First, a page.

The diagnosis and treatment of moderate-to-severe diarrhea in solid organ transplant recipients is often a challenge because of the variety of infectious and non-infectious causes. The morbidity associated with this clinical condition is of particular significance in the pediatric population where malnutrition may lead to poor growth and development. Rarely, Cryptosporidium has been identified as the cause of clinically significant diarrhea in pediatric solid organ transplant patients. A retrospective review identified cases of cryptosporidiosis among the 1160 non-renal, abdominal organ transplant recipients cared for at the Children's Hospital of Pittsburgh between 1981 and June 1998. Four cases of clinically significant diarrhea were identified in three liver transplant recipients and one small bowel transplant recipient. endoscopy and biopsy with histologic confirmation diagnosed three cases; ova and parasitic examination of stool specimens identified the fourth case. Therapy varied among the patients depending on when they had been diagnosed as, over the years, different and newer agents have been indicated for the treatment of cryptosporidiosis. All four patients resolved their infections. Hence, endoscopy and biopsy is recommended for pediatric transplant patients who present with chronic diarrhea of unknown etiology. The patients who may be at a higher risk for cryptosporidial infections include those with an increased immunosuppressive state (i.e. pre-existing immunodeficiency, malignancy, re-transplantation, and those receiving higher doses of immunosuppressive therapy). While cryptosporidiosis is a non-lethal complication, it allows the clinician to gain further insight into the degree of immunosuppression of their patient. ( info)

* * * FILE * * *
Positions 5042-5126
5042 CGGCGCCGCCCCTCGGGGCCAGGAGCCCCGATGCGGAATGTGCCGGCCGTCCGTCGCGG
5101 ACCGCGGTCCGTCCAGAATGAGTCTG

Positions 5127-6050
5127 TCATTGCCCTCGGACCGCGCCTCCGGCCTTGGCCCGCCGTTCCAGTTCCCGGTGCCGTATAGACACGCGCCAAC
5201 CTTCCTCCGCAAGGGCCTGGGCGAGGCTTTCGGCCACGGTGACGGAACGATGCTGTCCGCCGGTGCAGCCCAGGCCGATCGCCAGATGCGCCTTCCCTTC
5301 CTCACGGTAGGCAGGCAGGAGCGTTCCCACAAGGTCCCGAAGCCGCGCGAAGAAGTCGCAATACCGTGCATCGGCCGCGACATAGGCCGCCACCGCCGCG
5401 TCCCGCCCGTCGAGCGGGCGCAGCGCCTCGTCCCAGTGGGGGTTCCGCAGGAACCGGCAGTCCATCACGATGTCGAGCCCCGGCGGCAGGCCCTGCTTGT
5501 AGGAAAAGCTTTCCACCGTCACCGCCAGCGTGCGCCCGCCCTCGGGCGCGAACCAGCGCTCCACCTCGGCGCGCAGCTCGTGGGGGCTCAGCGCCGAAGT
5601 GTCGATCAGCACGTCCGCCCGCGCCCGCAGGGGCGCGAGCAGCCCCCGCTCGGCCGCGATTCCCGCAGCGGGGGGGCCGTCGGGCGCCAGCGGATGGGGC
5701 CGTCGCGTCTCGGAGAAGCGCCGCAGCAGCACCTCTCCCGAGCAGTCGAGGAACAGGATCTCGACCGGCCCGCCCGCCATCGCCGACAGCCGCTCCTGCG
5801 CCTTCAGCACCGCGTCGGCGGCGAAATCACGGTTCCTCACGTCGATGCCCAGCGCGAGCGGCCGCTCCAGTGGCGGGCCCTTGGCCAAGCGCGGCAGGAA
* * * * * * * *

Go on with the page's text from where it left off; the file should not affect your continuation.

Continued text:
4/133. cytomegalovirus and Cryptosporidium infections in AIDS: a necropsy study.

    A case of coinfection of cytomegalovirus (CMV) and Cryptosporidium in an AIDS patient is reported. Chronic diarrhea was the presenting symptom. Etiologic agents were diagnosed only at postmortem evaluation. CMV intranuclear inclusions were seen in the terminal ileum, colon and vermiform appendix. Cryptosporidium oocysts were also present in the intestinal brush border of the colon. Improvement of diagnostic procedures such as colonic biopsy and the use of appropriate staining procedure for AIDS patients with diarrhea can help identify the cause of illness. ( info)

5/133. Detection of the cryptosporidium parvum "human" genotype in a dugong (dugong dugon).

    The Cryptosporidium "human" genotype was identified in a paraffin-embedded tissue section from a dugong (dugong dugon) by 2 independent laboratories. dna sequencing and polymerase chain reaction/restriction fragment length polymorphism analysis of the 18S ribosomal rna gene and the acetyl CoA synthethase gene clearly identified the genotype as that of the Cryptosporidium variant that infects humans. This is the first report of the human Cryptosporidium genotype in a nonprimate host. ( info)